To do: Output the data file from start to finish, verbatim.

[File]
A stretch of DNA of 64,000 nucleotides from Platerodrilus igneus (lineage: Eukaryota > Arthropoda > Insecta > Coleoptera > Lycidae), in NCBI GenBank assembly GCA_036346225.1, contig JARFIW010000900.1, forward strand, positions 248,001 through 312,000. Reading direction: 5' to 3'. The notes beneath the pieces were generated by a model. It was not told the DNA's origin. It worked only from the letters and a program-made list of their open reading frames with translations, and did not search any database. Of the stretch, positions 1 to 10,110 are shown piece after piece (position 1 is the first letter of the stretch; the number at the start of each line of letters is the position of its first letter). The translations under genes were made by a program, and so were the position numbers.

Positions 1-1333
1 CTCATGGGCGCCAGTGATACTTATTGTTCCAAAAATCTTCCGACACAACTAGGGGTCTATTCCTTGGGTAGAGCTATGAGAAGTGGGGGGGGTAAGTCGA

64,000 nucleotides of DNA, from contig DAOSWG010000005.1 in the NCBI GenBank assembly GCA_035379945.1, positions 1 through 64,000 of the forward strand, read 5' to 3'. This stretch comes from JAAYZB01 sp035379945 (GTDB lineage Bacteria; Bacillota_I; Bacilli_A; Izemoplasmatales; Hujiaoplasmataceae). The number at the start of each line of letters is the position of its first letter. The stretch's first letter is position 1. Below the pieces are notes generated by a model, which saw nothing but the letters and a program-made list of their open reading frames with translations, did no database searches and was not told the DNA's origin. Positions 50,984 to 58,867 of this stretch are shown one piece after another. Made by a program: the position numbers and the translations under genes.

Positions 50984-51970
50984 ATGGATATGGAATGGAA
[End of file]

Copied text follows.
A stretch of DNA of 64,000 nucleotides from Platerodrilus igneus (lineage: Eukaryota > Arthropoda > Insecta > Coleoptera > Lycidae), in NCBI GenBank assembly GCA_036346225.1, contig JARFIW010000900.1, forward strand, positions 248,001 through 312,000. Reading direction: 5' to 3'. The notes beneath the pieces were generated by a model. It was not told the DNA's origin. It worked only from the letters and a program-made list of their open reading frames with translations, and did not search any database. Of the stretch, positions 1 to 10,110 are shown piece after piece (position 1 is the first letter of the stretch; the number at the start of each line of letters is the position of its first letter). The translations under genes were made by a program, and so were the position numbers.

Positions 1-1333
1 CTCATGGGCGCCAGTGATACTTATTGTTCCAAAAATCTTCCGACACAACTAGGGGTCTATTCCTTGGGTAGAGCTATGAGAAGTGGGGGGGGTAAGTCGA

64,000 nucleotides of DNA, from contig DAOSWG010000005.1 in the NCBI GenBank assembly GCA_035379945.1, positions 1 through 64,000 of the forward strand, read 5' to 3'. This stretch comes from JAAYZB01 sp035379945 (GTDB lineage Bacteria; Bacillota_I; Bacilli_A; Izemoplasmatales; Hujiaoplasmataceae). The number at the start of each line of letters is the position of its first letter. The stretch's first letter is position 1. Below the pieces are notes generated by a model, which saw nothing but the letters and a program-made list of their open reading frames with translations, did no database searches and was not told the DNA's origin. Positions 50,984 to 58,867 of this stretch are shown one piece after another. Made by a program: the position numbers and the translations under genes.

Positions 50984-51970
50984 ATGGATATGGAATGGAA